It should be appreciated that at least one baffle should be placed within the outer passageway to achieve the desired result. In a preferred embodiment, two baffles placed on opposing sides of the outer passageway achieve maximum results. Further, the baffles are therefore preferably located closest to the outlet end of the outer barrel.
Another novel aspect of this invention is the change in shape between the inlet and outlet ends of both or either of the inner and outer barrels. The respective ends can comprise any geometric configuration, including without limitation, a circle, ellipse, square, or triangle, but the shape of the inlet end and outlet end preferably differ. In a preferred embodiment the inlet ends of the barrels are circular in shape and the outlet ends are elliptical. It should be noted that the ellipse of the outlet end of the outer barrel comprises a major and minor axis, wherein the major axis is the longest portion of the ellipse and may be located on the horizontal axis. Accordingly, the minor axis comprises the shorter portion of the ellipse, and may be located on the vertical axis.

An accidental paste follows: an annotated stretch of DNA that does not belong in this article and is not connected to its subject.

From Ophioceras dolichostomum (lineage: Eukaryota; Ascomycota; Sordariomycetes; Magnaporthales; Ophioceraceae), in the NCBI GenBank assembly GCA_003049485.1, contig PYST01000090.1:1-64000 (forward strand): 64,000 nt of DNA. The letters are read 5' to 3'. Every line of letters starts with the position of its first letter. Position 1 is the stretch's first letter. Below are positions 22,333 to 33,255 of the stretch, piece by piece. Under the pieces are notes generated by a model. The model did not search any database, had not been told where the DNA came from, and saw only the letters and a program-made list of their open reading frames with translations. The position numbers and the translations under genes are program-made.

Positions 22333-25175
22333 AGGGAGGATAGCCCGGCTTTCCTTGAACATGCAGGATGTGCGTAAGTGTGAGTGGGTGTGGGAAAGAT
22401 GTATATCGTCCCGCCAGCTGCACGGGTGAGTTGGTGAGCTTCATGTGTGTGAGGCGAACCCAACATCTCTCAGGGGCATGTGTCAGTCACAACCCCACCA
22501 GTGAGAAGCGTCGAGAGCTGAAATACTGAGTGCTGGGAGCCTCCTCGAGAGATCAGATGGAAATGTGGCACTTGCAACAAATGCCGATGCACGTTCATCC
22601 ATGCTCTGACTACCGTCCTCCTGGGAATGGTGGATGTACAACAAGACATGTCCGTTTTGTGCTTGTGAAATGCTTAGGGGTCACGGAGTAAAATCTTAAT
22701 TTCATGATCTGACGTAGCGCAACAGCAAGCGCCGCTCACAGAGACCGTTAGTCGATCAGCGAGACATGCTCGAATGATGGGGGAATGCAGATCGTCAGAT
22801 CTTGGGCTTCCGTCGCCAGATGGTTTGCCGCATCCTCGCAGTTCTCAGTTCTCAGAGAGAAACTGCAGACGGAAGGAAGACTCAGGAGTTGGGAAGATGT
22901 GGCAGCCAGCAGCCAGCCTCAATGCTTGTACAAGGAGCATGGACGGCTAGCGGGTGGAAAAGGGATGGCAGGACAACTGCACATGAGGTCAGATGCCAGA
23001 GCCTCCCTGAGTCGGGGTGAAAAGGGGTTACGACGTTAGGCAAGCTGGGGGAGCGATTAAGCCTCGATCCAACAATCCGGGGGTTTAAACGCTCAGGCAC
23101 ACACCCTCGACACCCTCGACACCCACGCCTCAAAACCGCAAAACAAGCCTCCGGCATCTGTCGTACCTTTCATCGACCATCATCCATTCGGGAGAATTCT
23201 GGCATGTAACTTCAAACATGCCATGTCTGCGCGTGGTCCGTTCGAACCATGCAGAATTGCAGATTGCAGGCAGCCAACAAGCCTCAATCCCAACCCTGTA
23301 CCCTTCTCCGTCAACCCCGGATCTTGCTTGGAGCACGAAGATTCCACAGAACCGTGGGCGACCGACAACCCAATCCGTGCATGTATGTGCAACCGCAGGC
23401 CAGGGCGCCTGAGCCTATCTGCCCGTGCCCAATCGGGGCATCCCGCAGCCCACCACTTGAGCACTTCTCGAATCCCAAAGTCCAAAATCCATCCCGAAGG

In yet another aspect of this invention, the ellipse of the outlet end of the inner barrel also comprises a major and minor axis, wherein the shortest portion of the ellipse constitutes the minor axis, and the longer portion of the ellipse constitutes the major axis. In a novel aspect of this invention, the major axis of the inner barrel is preferably located within the minor axis of the outer barrel. Thus, the longer portion of the ellipse of the inner barrel is coaxially placed along the vertical axis of the shorter portion of the outer barrel.